Thursday, February 14, 2013
Following a City of North Augusta proposal on last Tuesday to the Aiken School Board about a major redevelopment plan, Board members agreed to conduct their own public hearing to hear both sides of the issue.
The hearing has been scheduled at the school district office in Aiken on Feb. 25 at 6 p.m.
North Augusta officials threw a pitch at School Board meeting on Tuesday - hoping the Board will agree to help make possible a financing mechanism for redevelopment adjacent to Hammond's Ferry that in part would build a new baseball stadium in North Augusta.
City Manager Todd Glover and consultants on "Project Jackson" described the city's hopes of amending an existing Tax Incremental Financing district.
The School District's millage rate is roughly equal to the rate of the City of North Augusta and Aiken County combined, Glover said. The city considers the School District's participation in the project as essential to generate sufficient revenue to service the debt on $43 million.
Those funds would pay for the baseball stadium, a parking garage and a conference center - combined with private investment around them, including a hotel, townhouse, single-family homes and retail stores.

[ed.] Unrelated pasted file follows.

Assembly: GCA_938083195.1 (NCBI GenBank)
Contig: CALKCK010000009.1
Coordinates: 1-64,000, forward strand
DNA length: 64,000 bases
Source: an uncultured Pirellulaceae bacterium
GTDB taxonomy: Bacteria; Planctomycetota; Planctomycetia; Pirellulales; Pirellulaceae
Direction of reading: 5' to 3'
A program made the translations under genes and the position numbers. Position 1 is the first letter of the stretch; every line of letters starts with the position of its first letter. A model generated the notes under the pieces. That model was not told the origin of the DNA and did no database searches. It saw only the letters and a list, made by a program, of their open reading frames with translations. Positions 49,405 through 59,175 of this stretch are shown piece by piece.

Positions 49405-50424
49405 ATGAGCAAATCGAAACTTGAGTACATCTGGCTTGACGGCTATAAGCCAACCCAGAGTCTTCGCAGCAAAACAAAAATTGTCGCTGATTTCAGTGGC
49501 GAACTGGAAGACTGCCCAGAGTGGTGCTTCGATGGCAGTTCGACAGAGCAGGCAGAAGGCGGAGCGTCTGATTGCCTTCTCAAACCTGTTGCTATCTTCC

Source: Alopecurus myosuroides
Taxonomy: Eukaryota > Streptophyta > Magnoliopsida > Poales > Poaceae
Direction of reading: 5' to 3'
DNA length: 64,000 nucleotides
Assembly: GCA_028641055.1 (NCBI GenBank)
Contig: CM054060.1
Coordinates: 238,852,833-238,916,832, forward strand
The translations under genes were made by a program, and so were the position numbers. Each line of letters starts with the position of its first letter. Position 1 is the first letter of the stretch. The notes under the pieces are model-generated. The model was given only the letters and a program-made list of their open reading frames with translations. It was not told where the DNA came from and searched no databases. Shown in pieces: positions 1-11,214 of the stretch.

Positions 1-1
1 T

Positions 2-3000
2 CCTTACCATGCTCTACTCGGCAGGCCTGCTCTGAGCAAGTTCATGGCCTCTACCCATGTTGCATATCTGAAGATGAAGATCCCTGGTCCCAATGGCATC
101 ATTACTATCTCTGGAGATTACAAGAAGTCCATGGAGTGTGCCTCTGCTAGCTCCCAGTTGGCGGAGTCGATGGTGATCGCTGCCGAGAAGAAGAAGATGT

The Board's deadline to approve or reject the City's request would come in mid-March.
The members agreed to a format that would seek a spokesman on each side of the issue to speak for about 30 minutes, followed by a few questions.
According to an informational paper from the City of North Augusta, a TIF doesn't add new taxes to taxpayers. However, collections on the incremental value over frozen assessed value would be set aside. In effect, it's similar to new and expanding industries that with incentives for a period of years pay fees in lieu of taxes.
Currently, the school districts get nothing in revenue from the area proposed for redevelopment, but that would change over time, City officials said.
Two North Augusta residents supported the TIF at the board meeting, but another, Steve Donohue, vigorously dissented.
He said to Board members that the project and its waiver on taxes for a new hotel, for example, "would rob the school system to build a baseball stadium."
But the city's duty for such a complex issue, Glover said, "is to get the correct information about facts and figures. This is not apples and oranges."
Board member Richard Hazen said that he has an open mind about the TIF proposal.
However, sales taxes through the investment "won't help us," he said. "I don't see that as a revenue win."
He also said any ability generated by the TIF to issue more bonds for debt service for facilities without a tax increase would be minimal.
Still, the process sounds exciting, Hazen said.
A new Board member, Tad Barber, said he's for development, but he's concerned that the school district would have more at stake than the county and North Augusta in such a TIF initiative.